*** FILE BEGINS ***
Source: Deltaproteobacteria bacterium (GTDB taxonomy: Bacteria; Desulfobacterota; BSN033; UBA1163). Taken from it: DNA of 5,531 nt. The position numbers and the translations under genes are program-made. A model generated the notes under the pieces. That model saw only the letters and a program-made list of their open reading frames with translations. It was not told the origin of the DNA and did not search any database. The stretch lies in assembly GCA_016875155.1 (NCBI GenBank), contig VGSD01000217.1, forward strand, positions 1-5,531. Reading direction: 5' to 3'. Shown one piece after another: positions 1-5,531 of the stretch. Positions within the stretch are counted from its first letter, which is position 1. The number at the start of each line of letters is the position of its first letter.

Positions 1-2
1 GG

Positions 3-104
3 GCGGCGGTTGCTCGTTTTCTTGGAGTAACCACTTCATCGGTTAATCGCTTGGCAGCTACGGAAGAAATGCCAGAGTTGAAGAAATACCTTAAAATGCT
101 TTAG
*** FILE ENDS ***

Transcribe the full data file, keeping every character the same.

Source: Deltaproteobacteria bacterium (GTDB taxonomy: Bacteria; Desulfobacterota; BSN033; UBA1163). Taken from it: DNA of 5,531 nt. The position numbers and the translations under genes are program-made. A model generated the notes under the pieces. That model saw only the letters and a program-made list of their open reading frames with translations. It was not told the origin of the DNA and did not search any database. The stretch lies in assembly GCA_016875155.1 (NCBI GenBank), contig VGSD01000217.1, forward strand, positions 1-5,531. Reading direction: 5' to 3'. Shown one piece after another: positions 1-5,531 of the stretch. Positions within the stretch are counted from its first letter, which is position 1. The number at the start of each line of letters is the position of its first letter.

Positions 1-2
1 GG

Positions 3-104
3 GCGGCGGTTGCTCGTTTTCTTGGAGTAACCACTTCATCGGTTAATCGCTTGGCAGCTACGGAAGAAATGCCAGAGTTGAAGAAATACCTTAAAATGCT
101 TTAG